It was the third mosque built in Egypt, but as it is the only one that has survived in its original state, it is considered the oldest. It is also the largest. Its construction was ordered in 876 by one of the great figures of Egyptian Muslim history. It was under the reign of Ahmad Ibn Tulun that Egypt's status changed from a provincial Abbasid Caliphate to that of an independent state.
The mosque experienced a number of mutations thereafter. It was transformed into workshops, then into an asylum for the infirm, before being restored in the early 20th century. You will be struck by the immensity of its courtyard, which is like a tranquil enclosure amidst the incessant noise from neighbouring souks. Placed on the north side of the court, its minaret has an external spiral staircase, which is typical of Mesopotamian architecture.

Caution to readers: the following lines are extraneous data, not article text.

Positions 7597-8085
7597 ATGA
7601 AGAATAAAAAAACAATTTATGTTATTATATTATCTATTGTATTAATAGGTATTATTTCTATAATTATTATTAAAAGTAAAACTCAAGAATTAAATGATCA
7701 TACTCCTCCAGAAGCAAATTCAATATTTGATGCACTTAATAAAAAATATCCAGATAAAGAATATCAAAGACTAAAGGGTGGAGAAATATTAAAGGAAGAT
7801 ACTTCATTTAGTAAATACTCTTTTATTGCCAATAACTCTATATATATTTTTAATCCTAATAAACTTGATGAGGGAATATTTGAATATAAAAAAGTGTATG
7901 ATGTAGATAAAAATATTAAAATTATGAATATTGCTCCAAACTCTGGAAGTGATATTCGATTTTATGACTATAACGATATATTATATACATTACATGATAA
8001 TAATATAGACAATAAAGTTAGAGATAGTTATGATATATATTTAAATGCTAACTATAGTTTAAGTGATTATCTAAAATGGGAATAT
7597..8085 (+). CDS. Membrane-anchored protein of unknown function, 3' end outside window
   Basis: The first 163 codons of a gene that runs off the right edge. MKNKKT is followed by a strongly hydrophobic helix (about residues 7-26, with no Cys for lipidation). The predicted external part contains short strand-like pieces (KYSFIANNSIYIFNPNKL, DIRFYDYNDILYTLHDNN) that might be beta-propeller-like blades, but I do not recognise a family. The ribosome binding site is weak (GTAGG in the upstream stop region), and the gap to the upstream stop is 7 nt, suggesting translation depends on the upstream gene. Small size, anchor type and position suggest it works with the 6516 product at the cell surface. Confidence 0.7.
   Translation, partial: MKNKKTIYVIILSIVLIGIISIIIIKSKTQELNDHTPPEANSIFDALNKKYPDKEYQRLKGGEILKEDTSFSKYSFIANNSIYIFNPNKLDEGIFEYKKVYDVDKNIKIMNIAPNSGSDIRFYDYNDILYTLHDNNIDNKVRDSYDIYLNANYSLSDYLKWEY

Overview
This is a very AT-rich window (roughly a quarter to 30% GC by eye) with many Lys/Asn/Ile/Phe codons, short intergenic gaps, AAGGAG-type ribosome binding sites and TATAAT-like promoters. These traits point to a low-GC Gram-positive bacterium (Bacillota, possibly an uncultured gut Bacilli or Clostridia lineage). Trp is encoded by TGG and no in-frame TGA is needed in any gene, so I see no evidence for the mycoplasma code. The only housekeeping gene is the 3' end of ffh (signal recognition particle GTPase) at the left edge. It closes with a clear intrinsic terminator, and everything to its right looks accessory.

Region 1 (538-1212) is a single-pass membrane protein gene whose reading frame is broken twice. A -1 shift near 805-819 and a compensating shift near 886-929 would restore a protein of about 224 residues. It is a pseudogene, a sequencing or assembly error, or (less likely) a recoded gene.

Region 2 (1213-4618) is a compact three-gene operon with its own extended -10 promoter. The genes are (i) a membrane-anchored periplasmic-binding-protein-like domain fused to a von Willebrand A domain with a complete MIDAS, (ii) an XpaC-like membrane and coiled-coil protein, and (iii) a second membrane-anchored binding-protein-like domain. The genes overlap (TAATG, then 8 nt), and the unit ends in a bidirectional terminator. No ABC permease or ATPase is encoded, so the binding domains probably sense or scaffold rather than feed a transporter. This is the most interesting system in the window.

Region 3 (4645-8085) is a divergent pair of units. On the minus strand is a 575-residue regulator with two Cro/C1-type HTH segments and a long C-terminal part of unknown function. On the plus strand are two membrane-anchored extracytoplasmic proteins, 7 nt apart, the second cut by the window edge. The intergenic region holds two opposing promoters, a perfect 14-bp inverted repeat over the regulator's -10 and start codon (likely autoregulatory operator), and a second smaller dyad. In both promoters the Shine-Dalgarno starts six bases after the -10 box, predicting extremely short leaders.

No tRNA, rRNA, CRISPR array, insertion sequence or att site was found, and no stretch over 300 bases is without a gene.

Ahmad Ibn Tulun stayed there. You will also notice its arcaded galleries and carved wooden ceilings, which include verses from the Koran. Two hundred years later, these ogive arches inspired those of the great Gothic churches.
Mosque of Ahmad Ibn Tulun